Supreme Court Ruling on Marriage:  A Call to Christians to engage culture

click arial, buy sans-serif; font-size: 12pt;”>By Michael Hernandez

click arial, sans-serif; font-size: 12pt;”>Today’s Supreme Court ruling that same-sex couples have a right to marry nationwide, invalidates gay MarriageRingsDefinitionmarriage bans in more than a dozen states and upholds that the 14th Amendment requires states to issue marriage licenses for same-sex couples is a historic decision that is also a call to Christians “to engage the culture” in their perspective communities.

Speaking in the Rose Garden, President Barack Obama called the ruling a “victory for America.” The president said “This ruling will strengthen all of our communities.”

Giving a different perspective, Focus On The Family President Jim Daly said, “We are concerned that this decision will fan the flames of government hostility against individuals, businesses and religious organizations whose convictions prevent them from officiating at, participating in, or celebrating such unions.  We’ve already watched this hostility operate against wedding vendors, military chaplains, and others.”

Evangelist Franklin Graham said, “With all respect to the court, it did not define marriage, and therefore is not entitled to re-define it.  Long before our government came into existence, marriage was created by the One who created man and woman—Almighty God—and His decisions are not subject to review or revision by any man-made court.  God is clear about the definition of marriage in His Holy Word:  “Therefore a man shall leave his father and his mother and hold fast to his wife, and they shall become one flesh” (Genesis 2:24).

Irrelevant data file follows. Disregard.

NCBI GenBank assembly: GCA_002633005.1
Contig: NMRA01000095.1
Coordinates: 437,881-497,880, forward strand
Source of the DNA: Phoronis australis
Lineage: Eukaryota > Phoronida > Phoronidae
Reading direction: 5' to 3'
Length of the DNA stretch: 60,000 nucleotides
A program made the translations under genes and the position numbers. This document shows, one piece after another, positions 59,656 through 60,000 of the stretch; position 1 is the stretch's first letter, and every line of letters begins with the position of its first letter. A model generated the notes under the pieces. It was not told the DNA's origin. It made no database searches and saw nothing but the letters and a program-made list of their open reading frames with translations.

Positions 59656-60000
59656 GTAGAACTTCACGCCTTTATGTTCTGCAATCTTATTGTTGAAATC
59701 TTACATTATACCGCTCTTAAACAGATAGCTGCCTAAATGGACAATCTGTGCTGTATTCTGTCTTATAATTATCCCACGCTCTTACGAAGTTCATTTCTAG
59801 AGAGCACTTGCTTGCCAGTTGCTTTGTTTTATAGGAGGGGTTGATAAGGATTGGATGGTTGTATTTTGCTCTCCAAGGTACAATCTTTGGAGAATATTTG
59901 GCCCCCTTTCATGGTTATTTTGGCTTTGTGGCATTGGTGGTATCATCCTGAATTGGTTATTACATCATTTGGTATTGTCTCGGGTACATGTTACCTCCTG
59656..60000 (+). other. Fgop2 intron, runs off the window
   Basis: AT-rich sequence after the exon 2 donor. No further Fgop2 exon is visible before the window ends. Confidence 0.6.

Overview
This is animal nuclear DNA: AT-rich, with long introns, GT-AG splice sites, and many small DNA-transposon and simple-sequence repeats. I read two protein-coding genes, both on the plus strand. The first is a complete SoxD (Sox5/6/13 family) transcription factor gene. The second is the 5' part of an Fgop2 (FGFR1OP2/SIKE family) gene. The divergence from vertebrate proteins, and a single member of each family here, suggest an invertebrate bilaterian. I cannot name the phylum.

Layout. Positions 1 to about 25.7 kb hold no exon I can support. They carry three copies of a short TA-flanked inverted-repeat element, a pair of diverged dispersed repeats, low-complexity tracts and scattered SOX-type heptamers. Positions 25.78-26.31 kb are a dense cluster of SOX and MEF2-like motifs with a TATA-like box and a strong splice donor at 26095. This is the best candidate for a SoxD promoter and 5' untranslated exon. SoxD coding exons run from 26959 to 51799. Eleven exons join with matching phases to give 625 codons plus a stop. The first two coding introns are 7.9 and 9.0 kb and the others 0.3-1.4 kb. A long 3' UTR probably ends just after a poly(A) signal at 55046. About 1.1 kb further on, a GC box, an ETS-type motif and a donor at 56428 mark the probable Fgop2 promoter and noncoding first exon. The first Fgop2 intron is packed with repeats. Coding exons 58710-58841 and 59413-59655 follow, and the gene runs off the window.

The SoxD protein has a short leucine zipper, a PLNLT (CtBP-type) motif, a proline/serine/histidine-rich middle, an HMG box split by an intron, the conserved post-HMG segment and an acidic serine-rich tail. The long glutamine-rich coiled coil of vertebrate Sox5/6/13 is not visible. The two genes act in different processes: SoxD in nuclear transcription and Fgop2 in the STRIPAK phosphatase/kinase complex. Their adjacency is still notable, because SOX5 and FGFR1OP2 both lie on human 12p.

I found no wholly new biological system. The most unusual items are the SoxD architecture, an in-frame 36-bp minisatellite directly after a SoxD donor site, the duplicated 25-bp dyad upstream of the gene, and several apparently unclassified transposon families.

Tony Perkins, head of the Family Research Council, said it puts the government on a “collision course with America’s cherished religious freedoms.”

Jay Sekulow, Chief Counsel of the American Center for Law and Justice (ACLJ), said that what was unclear were the implications of the court’s ruling on “religious liberty and religious conscience protection” and how future court rulings would distinguish between “religious belief and religious expression.”   He said that it appears “we can believe what we want but can we exercise our faith?”  Sekulow pledged that the ACLJ would continue to protect religious freedom rights in America.

The cases before the Supreme Court involved laws from Kentucky, Michigan, Ohio and Tennessee that define marriage as the union of a man and a woman. Those states have not allowed same-sex couples to marry within their borders and they also have refused to recognize valid marriages from elsewhere. They previously had their bans upheld by a federal appeals court.

Locally, those concerned about their religious liberty and conscience wishing to become “engaged in the culture” can participate in At The City Gates—a grassroots citizens movement sponsored by History Makers International:

–praying for reformation and revival (Prayer Walks are held every second Saturday from 10-11 a.m. with the next one planned Saturday, July 11th at Oxnard’s Park Plaza (B and 5th Street);

–engaging the culture from a Christian worldview (dinner meetings with a speaker held every 5th Thursday at the Ventura Carrows Restaurant on 2401 Harbor Blvd. from 6-9 p.m. with the next dinner meeting set for Thursday, July 30th); and

–taking biblical action in a cultural sphere of influence that impacts local communities (religion; family; government; education; business; military; and media arts).


Those wishing to contact Michael Hernandez, a co-founder of the Citizens Journal and a former daily newspaper religion and news editor can email [email protected] or call (805)380-6935 to RSVP for events or to share your  story about “engaging culture” or “fighting for religious freedom.”


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